An unexpected occurrence, such as a death, disability, or other personal loss, is certainly not the type of event for which you can easily plan. Yet the financial ramifications can be staggering—not only to you, but to your family as well. Therefore, it is important to make a risk management plan part of your overall financial strategies.
Insurance, in all its varied forms, is quite simply a method for h andling risk. In order to plan an effective insurance program, you need to consider the risks to which you and your family are exposed and how financial loss could affect you. For each risk exposure, the key elements to consider are the severity and frequency of loss.
All Risks Are Not Created Equal
Insurance is oftentimes required in certain situations: For example, some states require a driver to obtain auto insurance in order to receive or maintain a license, and some lending institutions will not approve a mortgage application if the potential owner does not also purchase homeowner’s insurance. In these situations, while a base level of coverage may be required, you, as the insured, still may have choices as to the amounts and levels of coverage purchased, according to your specific risk needs.
Some risks may be so negligible that you may decide to accept more responsibility for any potential loss. In insurance language, you “self-insure” for risks you choose to accept. For example, it is rarely cost-effective to carry a large amount of collision coverage on a ten-year-old automobile. Since collision coverage generally pays actual cash value, and since a ten-year-old car may have little current fair market value (FMV), it is common to self-insure a larger portion of collision coverage in such cases. In making this choice, you assume more responsibility for any accidental damage to the vehicle that you might cause.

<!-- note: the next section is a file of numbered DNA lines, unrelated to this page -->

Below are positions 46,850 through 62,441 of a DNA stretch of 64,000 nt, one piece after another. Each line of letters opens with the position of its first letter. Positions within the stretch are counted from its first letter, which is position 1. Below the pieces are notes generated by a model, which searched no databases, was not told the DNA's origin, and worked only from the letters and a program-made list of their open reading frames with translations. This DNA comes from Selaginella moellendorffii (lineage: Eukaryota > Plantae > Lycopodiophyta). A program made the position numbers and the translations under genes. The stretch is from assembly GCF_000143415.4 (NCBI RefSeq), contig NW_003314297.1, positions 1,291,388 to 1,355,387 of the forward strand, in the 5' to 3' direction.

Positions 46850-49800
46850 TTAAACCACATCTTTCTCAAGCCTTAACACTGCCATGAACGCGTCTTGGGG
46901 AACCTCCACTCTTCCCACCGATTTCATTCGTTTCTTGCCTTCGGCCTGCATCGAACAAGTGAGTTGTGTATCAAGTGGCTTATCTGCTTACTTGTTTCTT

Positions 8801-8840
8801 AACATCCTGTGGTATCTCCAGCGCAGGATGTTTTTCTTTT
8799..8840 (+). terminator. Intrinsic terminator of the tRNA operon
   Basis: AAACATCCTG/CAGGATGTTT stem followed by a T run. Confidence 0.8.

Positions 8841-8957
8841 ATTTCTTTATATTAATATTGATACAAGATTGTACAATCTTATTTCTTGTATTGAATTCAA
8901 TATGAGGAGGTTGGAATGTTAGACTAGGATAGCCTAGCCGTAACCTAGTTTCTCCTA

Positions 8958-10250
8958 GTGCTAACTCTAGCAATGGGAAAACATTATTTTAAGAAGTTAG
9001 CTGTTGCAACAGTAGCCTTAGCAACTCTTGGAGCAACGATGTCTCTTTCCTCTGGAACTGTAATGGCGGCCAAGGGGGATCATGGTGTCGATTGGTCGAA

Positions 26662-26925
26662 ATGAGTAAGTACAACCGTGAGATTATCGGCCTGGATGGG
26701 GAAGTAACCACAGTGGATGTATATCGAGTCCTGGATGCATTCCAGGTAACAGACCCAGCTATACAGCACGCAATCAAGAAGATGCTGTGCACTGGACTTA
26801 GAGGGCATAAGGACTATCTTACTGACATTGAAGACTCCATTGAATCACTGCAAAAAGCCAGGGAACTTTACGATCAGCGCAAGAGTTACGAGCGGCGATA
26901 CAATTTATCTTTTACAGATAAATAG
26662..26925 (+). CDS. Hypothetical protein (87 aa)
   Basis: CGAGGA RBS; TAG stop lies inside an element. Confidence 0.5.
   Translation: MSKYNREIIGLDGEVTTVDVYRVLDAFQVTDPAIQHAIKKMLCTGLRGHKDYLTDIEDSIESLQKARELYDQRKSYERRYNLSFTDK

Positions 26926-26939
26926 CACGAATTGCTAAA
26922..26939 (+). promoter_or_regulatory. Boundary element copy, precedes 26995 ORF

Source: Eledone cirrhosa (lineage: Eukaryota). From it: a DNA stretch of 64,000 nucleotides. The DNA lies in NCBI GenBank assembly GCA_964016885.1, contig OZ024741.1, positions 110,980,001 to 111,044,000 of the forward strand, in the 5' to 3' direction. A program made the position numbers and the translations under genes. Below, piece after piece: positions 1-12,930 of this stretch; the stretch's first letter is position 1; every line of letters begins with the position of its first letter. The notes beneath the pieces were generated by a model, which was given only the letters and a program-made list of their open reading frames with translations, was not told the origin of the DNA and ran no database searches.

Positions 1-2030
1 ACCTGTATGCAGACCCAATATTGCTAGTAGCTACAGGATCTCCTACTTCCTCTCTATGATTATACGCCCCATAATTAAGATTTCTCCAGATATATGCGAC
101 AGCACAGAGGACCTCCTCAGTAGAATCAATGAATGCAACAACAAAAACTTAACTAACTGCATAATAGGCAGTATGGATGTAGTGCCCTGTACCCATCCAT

In contrast, in other situations, the risk is so large (or the cost of self-insurance so great) that the best strategy is to try to avoid the risk entirely. You practice risk avoidance in daily life when you invoke the phrase “not worth the risk” to describe your decision not to participate in some events. In addition to required coverages, you may oftentimes customize insurance to protect against certain extras according to your needs. For example, it may be wise to purchase a policy rider for your homeowners policy if you own an antique art collection that is worth more than the value of more st andard coverage.
Sometimes, for instance, risk can be reduced by taking extra measures to control the potential conditions that may lead to loss. Installing an automobile anti-theft device or a home security system may reduce the chances of burglary to your car or home.
Risk Transfer and Risk Sharing
Buying insurance is the process of transferring risk you cannot afford, or choose not to accept. Since you may be unable to afford to rebuild your home and replace all its contents in the event of fire, you may choose to transfer that risk to an insurer by purchasing the appropriate amount of homeowners insurance. However, even in situations of risk transfer, it is quite common to share some of the risk. For example, the deductible on an automobile or homeowners insurance policy is a form of risk sharing—you accept responsibility for a small portion of the risk while transferring the bulk of the risk to the insurer.
Taking a closer look at the different types of risks that are faced on a daily basis can help you answer questions such as the following: What is my risk level and how much of that risk can I afford to shoulder? What types of insurance, in addition to required coverage, might I need? And, how much coverage should I purchase? The fundamental rationale behind all forms of insurance is to determine what risks can be transferred on a cost-effective basis.
This article appears courtesy of Karl Susman. Karl Susman is a representative of the New Engl and Life Insurance Company. He focuses on meeting the individual insurance and financial services needs of people on the West Coast. You can reach Karl at the office at (424) 785-4337. New Engl and Life Insurance Company, 501 Boylston Street, Boston, MA 02116
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